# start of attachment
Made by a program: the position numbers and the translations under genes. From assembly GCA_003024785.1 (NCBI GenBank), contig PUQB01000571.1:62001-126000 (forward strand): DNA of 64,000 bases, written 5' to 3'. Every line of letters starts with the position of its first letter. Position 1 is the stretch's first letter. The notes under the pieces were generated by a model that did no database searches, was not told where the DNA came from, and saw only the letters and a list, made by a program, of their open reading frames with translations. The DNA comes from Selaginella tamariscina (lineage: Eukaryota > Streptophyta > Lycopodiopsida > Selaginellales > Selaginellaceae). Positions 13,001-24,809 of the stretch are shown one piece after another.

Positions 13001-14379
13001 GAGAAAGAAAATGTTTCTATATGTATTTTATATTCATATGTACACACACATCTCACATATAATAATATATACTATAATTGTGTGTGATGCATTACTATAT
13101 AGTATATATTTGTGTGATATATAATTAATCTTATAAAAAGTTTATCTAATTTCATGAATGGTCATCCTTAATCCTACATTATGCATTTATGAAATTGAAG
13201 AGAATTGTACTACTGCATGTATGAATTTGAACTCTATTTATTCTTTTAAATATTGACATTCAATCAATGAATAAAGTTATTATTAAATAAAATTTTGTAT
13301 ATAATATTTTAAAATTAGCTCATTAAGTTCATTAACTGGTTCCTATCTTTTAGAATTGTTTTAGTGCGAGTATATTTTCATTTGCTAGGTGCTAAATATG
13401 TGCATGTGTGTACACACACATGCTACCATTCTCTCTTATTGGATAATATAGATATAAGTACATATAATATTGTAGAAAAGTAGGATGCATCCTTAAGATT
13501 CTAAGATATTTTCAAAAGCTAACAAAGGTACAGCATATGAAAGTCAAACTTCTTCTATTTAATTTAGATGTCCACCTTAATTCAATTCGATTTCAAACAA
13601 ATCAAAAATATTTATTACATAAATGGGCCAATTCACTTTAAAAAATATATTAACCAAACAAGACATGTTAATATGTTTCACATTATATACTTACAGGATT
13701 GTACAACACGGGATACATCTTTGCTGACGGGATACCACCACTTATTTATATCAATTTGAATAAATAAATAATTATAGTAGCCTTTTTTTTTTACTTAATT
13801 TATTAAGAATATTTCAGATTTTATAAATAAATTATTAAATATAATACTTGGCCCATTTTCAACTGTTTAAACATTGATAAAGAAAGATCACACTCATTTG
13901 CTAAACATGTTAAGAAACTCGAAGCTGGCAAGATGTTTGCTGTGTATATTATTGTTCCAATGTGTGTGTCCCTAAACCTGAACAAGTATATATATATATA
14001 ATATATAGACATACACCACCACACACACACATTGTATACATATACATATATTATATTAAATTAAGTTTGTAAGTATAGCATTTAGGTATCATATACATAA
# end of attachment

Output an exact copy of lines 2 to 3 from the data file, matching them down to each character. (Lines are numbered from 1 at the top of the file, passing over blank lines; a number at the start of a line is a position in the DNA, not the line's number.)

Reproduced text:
Positions 13001-14379
13001 GAGAAAGAAAATGTTTCTATATGTATTTTATATTCATATGTACACACACATCTCACATATAATAATATATACTATAATTGTGTGTGATGCATTACTATAT